And they complain about the “regime,” naturally not only about the regime of C-S, but especially about the regime of the ICL: all and everything is tainted with bureaucracy; everywhere we hound the genuine revolutionists who want to save us from the swamp if not from direct betrayal. When one reads such stuff, one either laughs or scorns, according to one’s temperament.

I do not at all want to idealize our methods or ways, but the sectarians (Bauer, Vereecken, Oehler, etc.) are really the last ones to give us lectures on the subject, for on the plane of organizational methods, as on the theoretical level, they are only a concentrated expression of our weaknesses. I will deal with this later in a longer theoretical article.

Two more observations. Our Belgian friends, the “capitulators,” speak in their paper Action Socialiste Révolutionnaire not of everything (they also have allies who have not thought matters through to the end as yet), but on the most important and burning issues — national defense, the turn of the Comintern — they take an open, excellent and Leninist position. And to speak the revolutionary message in Belgium today requires ten or a hundred or a thousand times more revolutionary courage than to do it in the United States which is not menaced by a Hitler.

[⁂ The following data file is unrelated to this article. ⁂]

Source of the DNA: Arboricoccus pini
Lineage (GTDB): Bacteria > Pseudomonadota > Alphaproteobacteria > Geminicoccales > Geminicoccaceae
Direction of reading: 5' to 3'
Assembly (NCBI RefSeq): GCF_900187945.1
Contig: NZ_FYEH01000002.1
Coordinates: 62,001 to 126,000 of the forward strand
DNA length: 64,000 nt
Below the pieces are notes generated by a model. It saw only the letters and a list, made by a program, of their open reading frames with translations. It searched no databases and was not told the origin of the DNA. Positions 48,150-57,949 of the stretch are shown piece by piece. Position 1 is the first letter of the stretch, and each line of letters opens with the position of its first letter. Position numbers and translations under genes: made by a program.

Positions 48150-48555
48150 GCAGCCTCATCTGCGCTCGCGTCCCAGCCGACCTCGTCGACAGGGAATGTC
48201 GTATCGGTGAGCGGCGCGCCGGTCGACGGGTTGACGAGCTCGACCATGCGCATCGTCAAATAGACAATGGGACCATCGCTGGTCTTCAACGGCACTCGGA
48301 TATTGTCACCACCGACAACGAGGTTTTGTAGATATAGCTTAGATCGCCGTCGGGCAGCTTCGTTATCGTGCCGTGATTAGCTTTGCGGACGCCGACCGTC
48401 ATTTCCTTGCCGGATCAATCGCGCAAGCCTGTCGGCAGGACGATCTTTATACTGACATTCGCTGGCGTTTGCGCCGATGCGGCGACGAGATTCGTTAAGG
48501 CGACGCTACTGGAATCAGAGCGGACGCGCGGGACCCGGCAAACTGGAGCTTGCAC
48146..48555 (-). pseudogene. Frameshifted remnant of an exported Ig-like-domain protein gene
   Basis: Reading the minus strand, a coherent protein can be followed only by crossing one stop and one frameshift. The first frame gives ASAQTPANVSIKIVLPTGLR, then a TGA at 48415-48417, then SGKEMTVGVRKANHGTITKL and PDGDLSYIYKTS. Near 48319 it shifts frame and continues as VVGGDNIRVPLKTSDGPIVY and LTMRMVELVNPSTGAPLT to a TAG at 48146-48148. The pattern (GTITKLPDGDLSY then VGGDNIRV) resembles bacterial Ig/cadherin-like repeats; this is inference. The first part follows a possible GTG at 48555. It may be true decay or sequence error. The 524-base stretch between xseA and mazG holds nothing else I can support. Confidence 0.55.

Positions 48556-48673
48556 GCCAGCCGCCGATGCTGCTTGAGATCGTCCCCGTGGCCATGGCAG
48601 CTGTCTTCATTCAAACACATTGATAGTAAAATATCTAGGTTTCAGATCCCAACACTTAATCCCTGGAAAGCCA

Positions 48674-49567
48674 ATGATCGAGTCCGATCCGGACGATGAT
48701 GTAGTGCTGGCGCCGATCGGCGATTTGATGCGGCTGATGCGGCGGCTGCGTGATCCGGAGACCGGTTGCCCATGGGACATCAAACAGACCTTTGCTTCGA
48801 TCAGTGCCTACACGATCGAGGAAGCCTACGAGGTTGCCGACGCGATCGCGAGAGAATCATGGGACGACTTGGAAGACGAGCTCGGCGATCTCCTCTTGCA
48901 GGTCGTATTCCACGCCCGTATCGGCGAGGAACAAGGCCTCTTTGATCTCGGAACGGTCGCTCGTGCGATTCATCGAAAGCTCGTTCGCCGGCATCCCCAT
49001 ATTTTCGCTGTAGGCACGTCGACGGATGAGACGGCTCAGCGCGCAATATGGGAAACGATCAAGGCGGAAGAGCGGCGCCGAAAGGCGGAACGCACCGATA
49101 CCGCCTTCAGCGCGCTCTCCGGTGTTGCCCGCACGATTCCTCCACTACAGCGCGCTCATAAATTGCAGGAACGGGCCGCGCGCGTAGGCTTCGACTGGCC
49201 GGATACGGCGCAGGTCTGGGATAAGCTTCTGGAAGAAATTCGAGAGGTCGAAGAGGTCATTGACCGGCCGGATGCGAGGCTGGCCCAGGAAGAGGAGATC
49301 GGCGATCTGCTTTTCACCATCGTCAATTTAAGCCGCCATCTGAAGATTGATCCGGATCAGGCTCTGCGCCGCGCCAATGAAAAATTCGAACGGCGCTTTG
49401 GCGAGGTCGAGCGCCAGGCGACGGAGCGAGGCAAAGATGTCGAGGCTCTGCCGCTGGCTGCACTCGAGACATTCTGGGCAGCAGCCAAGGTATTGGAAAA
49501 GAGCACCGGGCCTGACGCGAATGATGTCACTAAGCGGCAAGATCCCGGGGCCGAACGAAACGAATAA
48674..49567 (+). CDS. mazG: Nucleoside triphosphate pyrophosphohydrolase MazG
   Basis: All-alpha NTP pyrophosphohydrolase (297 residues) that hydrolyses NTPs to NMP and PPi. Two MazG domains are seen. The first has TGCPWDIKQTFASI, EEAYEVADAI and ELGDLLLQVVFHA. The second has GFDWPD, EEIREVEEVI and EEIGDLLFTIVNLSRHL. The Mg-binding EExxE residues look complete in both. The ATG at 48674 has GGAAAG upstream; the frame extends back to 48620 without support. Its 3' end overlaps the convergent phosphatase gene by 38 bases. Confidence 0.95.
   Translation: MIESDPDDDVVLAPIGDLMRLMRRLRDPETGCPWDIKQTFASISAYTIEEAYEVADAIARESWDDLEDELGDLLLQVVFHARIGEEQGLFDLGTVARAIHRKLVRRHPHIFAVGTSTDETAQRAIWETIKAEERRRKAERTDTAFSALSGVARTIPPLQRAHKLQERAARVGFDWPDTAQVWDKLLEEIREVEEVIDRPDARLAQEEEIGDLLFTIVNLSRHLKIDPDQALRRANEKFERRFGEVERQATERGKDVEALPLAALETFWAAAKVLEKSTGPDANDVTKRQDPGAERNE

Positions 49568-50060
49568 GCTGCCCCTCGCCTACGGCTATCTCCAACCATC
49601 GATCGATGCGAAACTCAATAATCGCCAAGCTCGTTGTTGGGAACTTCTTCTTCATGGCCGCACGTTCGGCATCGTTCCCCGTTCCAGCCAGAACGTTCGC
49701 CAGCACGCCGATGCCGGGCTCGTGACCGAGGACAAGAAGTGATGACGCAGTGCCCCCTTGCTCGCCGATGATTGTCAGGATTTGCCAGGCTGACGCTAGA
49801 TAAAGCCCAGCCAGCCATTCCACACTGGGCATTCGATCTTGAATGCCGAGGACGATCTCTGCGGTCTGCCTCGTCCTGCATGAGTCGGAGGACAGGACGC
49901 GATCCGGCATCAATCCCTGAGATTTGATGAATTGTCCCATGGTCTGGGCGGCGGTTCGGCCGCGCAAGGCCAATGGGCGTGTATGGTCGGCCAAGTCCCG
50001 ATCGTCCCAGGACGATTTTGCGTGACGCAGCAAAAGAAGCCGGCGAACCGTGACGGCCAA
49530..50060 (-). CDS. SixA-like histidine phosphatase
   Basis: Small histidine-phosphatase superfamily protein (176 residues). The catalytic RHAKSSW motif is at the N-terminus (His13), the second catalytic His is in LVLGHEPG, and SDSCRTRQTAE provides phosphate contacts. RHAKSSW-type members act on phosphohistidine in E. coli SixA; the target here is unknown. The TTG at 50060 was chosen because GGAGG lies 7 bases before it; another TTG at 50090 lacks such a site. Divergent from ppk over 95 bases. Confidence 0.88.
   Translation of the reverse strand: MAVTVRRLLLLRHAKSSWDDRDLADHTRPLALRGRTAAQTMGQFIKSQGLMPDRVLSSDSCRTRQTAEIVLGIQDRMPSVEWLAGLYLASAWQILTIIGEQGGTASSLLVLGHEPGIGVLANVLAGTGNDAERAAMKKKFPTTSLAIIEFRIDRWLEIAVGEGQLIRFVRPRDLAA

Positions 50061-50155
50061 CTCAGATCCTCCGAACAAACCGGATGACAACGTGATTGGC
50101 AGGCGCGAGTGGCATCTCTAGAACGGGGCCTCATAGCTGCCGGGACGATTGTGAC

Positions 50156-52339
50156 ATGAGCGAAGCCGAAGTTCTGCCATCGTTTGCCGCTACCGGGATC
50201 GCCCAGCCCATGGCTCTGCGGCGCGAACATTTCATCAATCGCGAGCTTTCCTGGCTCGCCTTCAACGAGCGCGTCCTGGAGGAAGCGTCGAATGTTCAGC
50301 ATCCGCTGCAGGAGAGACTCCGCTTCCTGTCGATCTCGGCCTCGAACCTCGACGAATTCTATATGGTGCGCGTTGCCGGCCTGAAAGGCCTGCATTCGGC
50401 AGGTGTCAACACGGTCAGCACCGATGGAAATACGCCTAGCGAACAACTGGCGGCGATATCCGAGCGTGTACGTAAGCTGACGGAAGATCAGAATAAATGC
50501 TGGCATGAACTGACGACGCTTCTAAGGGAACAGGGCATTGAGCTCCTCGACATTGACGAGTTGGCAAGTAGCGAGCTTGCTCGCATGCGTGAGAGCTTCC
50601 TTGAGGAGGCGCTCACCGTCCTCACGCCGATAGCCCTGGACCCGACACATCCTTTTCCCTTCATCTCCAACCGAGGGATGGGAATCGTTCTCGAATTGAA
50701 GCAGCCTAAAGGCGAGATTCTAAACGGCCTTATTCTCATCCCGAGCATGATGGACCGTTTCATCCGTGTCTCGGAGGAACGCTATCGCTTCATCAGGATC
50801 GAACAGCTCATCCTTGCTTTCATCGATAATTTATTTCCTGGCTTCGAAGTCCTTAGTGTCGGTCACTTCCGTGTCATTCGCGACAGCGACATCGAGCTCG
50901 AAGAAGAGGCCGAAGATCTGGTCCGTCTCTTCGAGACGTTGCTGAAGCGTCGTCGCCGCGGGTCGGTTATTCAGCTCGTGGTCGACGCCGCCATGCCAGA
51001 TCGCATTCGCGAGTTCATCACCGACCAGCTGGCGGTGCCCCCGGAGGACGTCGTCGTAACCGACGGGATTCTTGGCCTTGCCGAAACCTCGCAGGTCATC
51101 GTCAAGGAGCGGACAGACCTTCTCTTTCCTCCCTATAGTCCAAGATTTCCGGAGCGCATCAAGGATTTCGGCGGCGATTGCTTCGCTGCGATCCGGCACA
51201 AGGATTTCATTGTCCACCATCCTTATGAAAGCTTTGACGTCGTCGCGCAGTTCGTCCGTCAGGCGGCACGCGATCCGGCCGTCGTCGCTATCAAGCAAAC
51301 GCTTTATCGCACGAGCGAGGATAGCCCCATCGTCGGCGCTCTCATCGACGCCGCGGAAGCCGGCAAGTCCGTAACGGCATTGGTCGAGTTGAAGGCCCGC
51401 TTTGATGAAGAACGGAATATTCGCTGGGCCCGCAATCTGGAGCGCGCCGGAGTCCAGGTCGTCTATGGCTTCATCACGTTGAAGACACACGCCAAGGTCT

The second observation is of a personal character. I do not believe that I can be accused of impatience toward these individuals. I could prove that by American examples: Field and Weisbord. I was in communication with both of them for a long time. They were both of them in my house for considerable periods. After the [first] expulsion of Field, I did everything I could to see that he was again accepted for membership. I also attempted to lay the tracks between Weisbord and the CLA. Not all the American comrades were enthusiastic about my efforts and perhaps rightly so. This same position I took in regard to Vereecken, Bauer, etc., but one does not go forward without a few splinters left on the way. Oehler’s claims against the leadership of the WP, I am firmly convinced, are entirely without basis, at least as far as the present period is concerned. The more strongly he is made to feel that, the more we will be able to hope that he will not be lost to us.

This letter also is not signed by me because it was typed only in the city and then sent off.